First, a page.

[1] I mean that the heir, as long as he is a child, is no different from a slave, though he is the owner of everything, [2] but he is under guardians and managers until the date set by his father. [3] In the same way we also, when we were children, were enslaved to the elementary principles of the world. 

[4] But when the fullness of time had come, God sent forth his Son, born of woman, born under the law, [5] to redeem those who were under the law, so that we might receive adoption as sons. [6] And because you are sons, God has sent the Spirit of his Son into our hearts, crying, “Abba! Father!” [7] So you are no longer a slave, but a son, and if a son, then an heir through God.

 

Paul repeats some ideas that we have already looked at, but he changes the imagery.  Before you are a Christian, you are a slave.  What were you a slave to?  He describes it in these verses as “elementary principles” and in the next group of verses as being enslaved to those “that are not gods.”  If we really combine the two ideas, you could say that we were enslaved to the elementary principles that come from the worship of false gods - of idolatry.

Why would you want to worship a false god?  And how would you get enslaved to such worship?  Charles Taylor says that the difference between a believe in the Jesus of the Bible and the nonbeliever is not necessarily what you think about God - often times we may think we believe something, until it surfaces in our actions that we actually have not fully believed it.  There are three different experiences in our human lives that reveal where our belief lies, and this is a summary quote by Alisa Wilkinson:
The first is fullness, that feeling of euphoria and rightness you get when you’re happiest; absence, the exact opposite; and the middle condition, the things-are-pretty-okay place in which many of us are fortunate enough to live our daily lives.
Where do you run to in each of these three experiences?  We’ve all been in a place of celebration - holidays, Christmas, even today it being Fathers day - and we’ve had days where it is all absent.  The death of a loved one.  You found yourself failing at something.  Those experiences happen from time to time, but generally speaking, you and I in America live in that middle condition - things are pretty OK from day to day.  We’re not struggling with the bubonic plague or a horde of invading nomadic warriors, or a dictator who is trying to exterminating entire people groups - our current day to day life is pretty good.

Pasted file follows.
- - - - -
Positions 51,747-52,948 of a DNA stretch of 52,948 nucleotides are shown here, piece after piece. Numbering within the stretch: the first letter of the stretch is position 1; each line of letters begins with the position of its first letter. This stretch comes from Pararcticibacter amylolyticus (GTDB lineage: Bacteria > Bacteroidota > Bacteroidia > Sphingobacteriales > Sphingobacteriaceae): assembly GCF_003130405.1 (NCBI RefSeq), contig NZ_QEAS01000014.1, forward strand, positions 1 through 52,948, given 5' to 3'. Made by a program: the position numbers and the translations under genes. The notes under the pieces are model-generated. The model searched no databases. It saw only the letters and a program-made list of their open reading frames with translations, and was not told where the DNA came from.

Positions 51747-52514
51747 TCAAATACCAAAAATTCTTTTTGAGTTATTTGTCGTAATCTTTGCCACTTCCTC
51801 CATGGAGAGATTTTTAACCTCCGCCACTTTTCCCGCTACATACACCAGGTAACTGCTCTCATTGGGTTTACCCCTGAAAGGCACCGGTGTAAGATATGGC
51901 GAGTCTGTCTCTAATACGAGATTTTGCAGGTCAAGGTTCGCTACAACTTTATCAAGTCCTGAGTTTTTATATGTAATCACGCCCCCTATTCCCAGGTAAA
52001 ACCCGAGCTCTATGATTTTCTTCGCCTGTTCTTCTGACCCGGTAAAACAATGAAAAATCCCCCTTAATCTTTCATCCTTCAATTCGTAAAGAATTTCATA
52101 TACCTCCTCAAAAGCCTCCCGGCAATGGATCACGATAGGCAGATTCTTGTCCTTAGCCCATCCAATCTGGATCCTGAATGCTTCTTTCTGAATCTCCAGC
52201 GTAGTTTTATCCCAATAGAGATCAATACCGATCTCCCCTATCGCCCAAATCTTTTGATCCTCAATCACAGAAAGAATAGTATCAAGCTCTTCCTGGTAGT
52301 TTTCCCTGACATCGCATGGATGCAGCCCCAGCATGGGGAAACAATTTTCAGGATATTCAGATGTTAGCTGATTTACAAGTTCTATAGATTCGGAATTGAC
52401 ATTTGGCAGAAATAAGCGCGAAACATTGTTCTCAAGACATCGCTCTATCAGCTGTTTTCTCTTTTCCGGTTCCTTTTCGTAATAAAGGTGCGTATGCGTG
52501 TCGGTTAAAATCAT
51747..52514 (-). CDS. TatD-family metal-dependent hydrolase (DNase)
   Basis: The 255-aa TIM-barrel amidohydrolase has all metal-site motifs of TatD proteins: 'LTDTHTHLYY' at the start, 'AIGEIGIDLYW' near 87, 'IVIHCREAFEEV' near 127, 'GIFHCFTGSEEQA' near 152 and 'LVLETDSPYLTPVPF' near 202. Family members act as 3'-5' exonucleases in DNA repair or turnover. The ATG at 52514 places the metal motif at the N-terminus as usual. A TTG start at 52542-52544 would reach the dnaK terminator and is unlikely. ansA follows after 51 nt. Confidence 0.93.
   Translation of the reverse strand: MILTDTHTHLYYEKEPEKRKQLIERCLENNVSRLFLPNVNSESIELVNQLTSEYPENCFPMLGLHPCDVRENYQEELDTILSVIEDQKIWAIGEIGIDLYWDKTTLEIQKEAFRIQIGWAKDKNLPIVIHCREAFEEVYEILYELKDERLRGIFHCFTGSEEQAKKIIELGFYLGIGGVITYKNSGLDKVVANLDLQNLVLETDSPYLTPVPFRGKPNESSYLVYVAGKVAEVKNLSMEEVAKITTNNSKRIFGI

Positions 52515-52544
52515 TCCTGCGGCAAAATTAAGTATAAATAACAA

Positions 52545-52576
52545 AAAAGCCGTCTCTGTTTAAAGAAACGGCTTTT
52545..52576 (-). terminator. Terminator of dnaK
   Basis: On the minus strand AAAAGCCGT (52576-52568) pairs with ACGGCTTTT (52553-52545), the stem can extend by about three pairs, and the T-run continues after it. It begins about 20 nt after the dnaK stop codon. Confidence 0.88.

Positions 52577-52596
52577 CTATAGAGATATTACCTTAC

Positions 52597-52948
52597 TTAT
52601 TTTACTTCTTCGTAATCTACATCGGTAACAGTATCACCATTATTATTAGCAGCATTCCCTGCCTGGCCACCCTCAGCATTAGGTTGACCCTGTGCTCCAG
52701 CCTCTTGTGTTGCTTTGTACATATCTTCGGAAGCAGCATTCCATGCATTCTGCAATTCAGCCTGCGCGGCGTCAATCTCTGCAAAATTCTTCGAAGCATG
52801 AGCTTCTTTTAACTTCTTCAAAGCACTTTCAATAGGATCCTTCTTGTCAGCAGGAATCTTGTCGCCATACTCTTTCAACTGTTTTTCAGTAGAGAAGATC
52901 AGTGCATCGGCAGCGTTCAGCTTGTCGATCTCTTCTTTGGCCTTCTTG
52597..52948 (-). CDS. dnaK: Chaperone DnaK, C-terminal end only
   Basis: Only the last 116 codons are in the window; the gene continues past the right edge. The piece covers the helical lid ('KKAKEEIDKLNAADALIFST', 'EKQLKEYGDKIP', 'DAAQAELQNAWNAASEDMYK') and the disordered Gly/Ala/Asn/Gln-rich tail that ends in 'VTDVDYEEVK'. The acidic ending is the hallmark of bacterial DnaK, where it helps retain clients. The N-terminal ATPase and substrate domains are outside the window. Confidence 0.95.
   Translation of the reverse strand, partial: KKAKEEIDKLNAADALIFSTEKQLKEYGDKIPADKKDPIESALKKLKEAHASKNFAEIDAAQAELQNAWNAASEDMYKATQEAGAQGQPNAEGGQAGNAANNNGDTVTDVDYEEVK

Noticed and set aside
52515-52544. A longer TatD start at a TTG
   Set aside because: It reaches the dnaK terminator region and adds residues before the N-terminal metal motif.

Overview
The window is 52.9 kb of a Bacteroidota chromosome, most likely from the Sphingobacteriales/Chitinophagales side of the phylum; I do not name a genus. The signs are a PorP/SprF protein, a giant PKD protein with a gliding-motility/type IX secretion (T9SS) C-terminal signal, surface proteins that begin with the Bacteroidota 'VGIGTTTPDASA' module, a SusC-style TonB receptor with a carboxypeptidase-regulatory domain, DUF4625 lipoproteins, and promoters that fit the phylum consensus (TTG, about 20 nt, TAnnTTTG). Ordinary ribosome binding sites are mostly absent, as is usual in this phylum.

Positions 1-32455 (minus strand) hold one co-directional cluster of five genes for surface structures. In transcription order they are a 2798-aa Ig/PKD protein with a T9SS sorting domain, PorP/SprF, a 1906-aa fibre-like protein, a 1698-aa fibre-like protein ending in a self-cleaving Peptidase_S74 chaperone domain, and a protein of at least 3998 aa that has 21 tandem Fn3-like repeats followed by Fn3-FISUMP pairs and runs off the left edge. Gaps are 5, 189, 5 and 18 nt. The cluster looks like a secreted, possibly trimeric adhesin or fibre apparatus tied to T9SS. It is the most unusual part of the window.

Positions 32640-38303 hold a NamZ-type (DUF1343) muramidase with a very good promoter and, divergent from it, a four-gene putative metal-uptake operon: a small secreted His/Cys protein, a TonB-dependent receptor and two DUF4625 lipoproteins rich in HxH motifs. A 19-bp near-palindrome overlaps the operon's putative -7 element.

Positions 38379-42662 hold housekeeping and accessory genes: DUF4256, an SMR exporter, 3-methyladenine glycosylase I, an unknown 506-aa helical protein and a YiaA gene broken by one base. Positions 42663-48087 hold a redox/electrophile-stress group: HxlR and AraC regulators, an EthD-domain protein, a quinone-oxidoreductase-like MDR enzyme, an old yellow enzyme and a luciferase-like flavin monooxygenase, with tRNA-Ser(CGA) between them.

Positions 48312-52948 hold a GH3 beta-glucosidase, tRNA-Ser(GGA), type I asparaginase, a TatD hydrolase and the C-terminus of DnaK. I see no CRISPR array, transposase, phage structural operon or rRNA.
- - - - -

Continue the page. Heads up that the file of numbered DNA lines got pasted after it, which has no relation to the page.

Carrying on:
We are led to worship within each of these three scenarios, and we can describe the worship as the end point, if you will.  If you could measure out your celebration-times as an arrow pointing towards a goal, what would be the ultimate goal?  In your mourning when life is absent and you are deeply struggling, what is the ultimate goal of your struggle?  When you get to work on repairing the struggle, what is the goal of the repair to bring yourself out of those times?  And in your day to day life, if you could draw it out on a linear scale - where is the arrow in your day to day life pointing towards?  What destination?

This little test will expose for us what we actually worship.  And according to Paul, something is always paired together with the worship of false gods - elementary principles, which he also describes as the “law.”

So let’s break this down: you and I have an end point for all that we do.  And if we are willing to ask the “why” question enough times, I think we will discover that you and I are simply grasping at the age-long quest for eternal life.  No, I do not simply mean some sort of future, never ending life where we will not age.  The biblical idea of eternal life is more robust than that.  Eternal life can also be translated as the fullness of life.  You and I want some sort of fullness of life that brings about meaning, purpose and significance to your life - a life as big as God’s.  This is shown through our bottomless cravings and desires - once we experience something, it is great and all, but it never lasts forever.  We get stuck wanting whatever we just had back.  Or in times of suffering and mourning, all of that feels completely out of place, and you are left yearning for a life where those things could be gone forever.  In intense happiness and celebration, the sun will set just like any other day, and time rolls on.  But we’re left, day to day, laboring away, still seeking for the fullness of life.  We’re not a satisfied people until we find it.

The text we’re looking at is ultimately about our inheritance, which the Bible describes as we’ve stated, as “eternal life” or the “Kingdom of God.”  Worship of false gods is simply a misdirected quest for the fullness of life.  Worship of false gods is when we get the end point, the destination, of our quest all wrong.  

David Foster Wallace described it this way before his death in his most famous and infamous keynote commencement speech in 2005.  This man was not a Christian, or at least never professed to be.  But his insights i’ve read before in sermons, and I want you to listen to it closely: